The Making of Marico & From Doing Things to Getting Things Done: The Journey Of Harsh Mariwala Harsh Mariwala, chairman, Marico, shares insight into his success, the role of failures and the importance of change for entrepreneurs and looking at businesses from an opportunistic lens

By Shrabona Ghosh

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For any Indian family, Coconut oil is a form of nostalgia – from reminiscing good old days to embracing adulthood – it is one of the most iconic household items. The journey behind the creation of one such quintessential item revolves around toil, labor, love and the zeal of an entrepreneur: Harsh Mariwala, founder and chairman, Marico.

One of the biggest innovations made by Mariwala in the initial years was to convert the entire coconut oil market from tin to plastic. But, was it easy? "Difficult!" he quipped. "There was a lot of resistance to plastics from the retailer. We had to design a bottle, which was difficult for the rats to get a grip and that's how we developed the round bottle. In spite of all the resistance, we were able to succeed and we had multiple innovations in the area of packaging which improved our market share from 10-15 per cent to 50 per cent."

Mariwala adheres to creating a culture of innovation and doesn't believe that it happens by chance! The brand has been continuing the legacy since 1990! He started off at the age of 20 and from then to today, the brand has become a household name. "From interacting with the distributors to recruiting talent at my organization, I have learnt from my mistakes. The formation of Marico gave me an opportunity to play a larger role, from doing things to getting things done, the roles shifted."

Apart from innovation, Mariwala emphasizes on the need of right talent as he feels it is imperative for the growth of any company. "Talent is not like purchasing, it's like marketing. One has to create the right employee value proposition, which will attract talent. You have to leverage your current employees and your past employees to create the right image. Ultimately, it's all about enjoying work in the organization."

When we talk about business these days, inflation can never go unnoticed. When asked about the Indian economy settling in the new normal, he said, "Currently the Indian economy is showing mixed signals. Some sectors are under stress, overall, India is well placed and relatively in a better place because of our macroeconomics and we are in a position to make an impact."

The toughest competitor of a legacy brand is perhaps the brand itself. Amid fierce competition in the market, the key challenge is to stay ahead of the curve and what other than innovation can fuel this growth? For a fast-moving consumer goods (FMCG) company such as Marico, adapting to the emerging trends such as digitization, premiumization, acquisition are the secret to its success. Recently, Marico included True Elements, Just Herbs and Beardo to its portfolio.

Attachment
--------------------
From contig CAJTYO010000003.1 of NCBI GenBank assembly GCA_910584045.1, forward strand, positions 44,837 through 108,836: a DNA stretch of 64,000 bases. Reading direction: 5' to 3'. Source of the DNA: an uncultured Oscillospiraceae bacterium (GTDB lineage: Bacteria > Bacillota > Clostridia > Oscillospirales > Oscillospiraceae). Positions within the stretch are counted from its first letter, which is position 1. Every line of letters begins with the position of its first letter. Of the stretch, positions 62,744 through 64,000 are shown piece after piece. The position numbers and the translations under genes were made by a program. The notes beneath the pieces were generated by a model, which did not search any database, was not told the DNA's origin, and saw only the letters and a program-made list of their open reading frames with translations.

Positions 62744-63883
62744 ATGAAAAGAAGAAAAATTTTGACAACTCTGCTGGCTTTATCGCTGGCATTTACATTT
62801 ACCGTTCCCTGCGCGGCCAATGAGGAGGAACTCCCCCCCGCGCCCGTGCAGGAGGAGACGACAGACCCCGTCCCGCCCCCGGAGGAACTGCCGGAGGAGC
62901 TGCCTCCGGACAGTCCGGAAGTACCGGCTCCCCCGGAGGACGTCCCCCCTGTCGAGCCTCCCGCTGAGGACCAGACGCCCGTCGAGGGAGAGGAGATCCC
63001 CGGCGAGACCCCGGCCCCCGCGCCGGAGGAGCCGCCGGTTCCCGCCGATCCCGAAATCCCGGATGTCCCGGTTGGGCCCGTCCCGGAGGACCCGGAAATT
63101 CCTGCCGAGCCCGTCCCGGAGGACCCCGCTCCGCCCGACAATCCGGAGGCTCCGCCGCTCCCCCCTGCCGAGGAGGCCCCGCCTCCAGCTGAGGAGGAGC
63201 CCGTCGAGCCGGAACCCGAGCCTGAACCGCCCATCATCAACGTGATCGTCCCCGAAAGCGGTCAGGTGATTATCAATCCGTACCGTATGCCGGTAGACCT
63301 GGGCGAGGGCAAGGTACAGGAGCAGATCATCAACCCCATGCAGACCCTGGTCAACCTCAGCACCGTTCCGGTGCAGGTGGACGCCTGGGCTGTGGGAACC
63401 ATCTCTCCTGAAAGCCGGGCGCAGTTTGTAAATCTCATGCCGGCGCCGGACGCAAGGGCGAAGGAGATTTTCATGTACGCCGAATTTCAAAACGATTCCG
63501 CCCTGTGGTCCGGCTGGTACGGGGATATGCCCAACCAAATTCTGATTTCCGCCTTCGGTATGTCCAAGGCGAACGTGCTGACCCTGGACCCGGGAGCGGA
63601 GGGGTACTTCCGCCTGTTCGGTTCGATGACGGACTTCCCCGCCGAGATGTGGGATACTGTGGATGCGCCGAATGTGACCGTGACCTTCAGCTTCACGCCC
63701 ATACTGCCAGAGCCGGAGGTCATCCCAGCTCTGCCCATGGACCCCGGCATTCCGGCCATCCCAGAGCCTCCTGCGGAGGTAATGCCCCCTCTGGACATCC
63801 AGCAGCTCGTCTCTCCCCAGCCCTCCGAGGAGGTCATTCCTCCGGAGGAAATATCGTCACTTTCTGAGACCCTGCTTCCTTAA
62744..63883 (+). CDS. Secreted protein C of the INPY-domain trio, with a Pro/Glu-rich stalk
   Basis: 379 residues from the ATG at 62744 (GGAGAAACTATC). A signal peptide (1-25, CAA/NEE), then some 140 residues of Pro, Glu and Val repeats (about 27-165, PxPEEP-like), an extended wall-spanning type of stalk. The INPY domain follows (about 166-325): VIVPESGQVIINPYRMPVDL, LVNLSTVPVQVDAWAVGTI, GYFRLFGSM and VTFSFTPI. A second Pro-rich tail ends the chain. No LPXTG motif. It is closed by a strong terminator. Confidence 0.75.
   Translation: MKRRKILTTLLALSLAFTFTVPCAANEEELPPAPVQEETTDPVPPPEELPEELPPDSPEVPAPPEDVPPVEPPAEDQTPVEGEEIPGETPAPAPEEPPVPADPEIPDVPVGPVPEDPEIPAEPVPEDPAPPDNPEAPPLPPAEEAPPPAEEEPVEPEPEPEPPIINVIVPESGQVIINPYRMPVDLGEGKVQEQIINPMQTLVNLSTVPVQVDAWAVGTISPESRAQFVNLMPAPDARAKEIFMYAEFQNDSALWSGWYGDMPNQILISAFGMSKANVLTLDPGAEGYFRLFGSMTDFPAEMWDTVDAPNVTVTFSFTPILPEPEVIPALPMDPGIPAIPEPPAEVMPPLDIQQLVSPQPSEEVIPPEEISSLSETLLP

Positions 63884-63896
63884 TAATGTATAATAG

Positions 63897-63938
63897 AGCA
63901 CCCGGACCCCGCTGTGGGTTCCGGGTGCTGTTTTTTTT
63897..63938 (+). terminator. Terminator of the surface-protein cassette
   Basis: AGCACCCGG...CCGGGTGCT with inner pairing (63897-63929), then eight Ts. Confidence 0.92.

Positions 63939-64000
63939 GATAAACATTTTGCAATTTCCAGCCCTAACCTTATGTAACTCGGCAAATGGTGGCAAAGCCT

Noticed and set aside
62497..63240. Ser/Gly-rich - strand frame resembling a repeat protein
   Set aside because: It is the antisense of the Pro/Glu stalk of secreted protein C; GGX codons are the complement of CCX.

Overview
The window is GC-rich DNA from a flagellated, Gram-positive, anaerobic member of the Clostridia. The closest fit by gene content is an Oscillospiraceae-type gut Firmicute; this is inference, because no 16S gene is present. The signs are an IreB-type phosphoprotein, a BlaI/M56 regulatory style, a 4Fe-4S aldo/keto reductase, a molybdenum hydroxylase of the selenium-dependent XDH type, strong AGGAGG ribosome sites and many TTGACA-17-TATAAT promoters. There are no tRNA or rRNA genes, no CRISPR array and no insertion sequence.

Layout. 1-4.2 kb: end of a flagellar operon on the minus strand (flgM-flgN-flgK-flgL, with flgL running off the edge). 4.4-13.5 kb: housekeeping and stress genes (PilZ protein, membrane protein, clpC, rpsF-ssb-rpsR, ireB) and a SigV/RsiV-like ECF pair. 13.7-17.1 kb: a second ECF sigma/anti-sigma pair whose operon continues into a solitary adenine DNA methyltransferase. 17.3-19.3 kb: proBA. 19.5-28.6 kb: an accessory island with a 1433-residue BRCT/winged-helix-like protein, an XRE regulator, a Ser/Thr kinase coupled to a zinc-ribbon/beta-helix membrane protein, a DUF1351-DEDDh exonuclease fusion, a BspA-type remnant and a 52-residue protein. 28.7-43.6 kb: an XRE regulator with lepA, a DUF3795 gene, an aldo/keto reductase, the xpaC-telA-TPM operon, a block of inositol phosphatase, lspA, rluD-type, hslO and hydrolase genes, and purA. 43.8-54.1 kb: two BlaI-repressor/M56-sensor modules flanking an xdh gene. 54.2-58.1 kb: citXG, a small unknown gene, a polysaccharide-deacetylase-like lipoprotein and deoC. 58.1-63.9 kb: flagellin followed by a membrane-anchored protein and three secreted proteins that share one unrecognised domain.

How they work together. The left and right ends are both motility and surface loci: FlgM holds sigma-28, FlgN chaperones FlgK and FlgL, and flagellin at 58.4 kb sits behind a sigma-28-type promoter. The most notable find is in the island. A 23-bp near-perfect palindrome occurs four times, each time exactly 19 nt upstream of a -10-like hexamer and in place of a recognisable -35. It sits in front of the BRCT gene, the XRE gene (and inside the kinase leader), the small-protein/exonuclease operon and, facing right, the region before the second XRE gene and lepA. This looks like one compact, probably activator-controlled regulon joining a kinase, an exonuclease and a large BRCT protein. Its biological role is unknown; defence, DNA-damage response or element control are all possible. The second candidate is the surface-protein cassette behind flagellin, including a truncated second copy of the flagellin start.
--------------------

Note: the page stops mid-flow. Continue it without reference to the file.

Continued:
While, it may be fancy to look at how startups and corporate work hand in hand, the reality is more than what just meets the eye. Corporates and startups usually have a different operating style. "D2C brands are different compared to the traditional FMCG business. One has to realize that these brands have arrived on the scene in the last two to three years and they are far more agile, work on communities, have limited budgets and are very entrepreneurial. We have the D2C brands housed in a different location because the skills required to manage those are very different."

"Businesses are all about innovations and one should look at change from an opportunistic lens," he said. This year's ASCENT Conclave's theme is also about thriving on change. Sharing his words of wisdom for the startup ecosystem, he said, "If you have to succeed in the marketplace, you have to offer something innovative or something which is pioneering or depending on the kind of business you are in, you need to identify what will create that differentiation in the marketplace. If you're in the service business, you can have some different types of service standards. Identify what is a critical differentiation you are bringing to the table."

Shrabona Ghosh


A journalist with a cosmopolitan mindset. I lead a project called 'Corporate Innovations' wherein I cover corporates across verticals and try to tell stories on innovations. Apart from this, I write industry pieces on FMCGs, auto, aviation, 5G and defense. 

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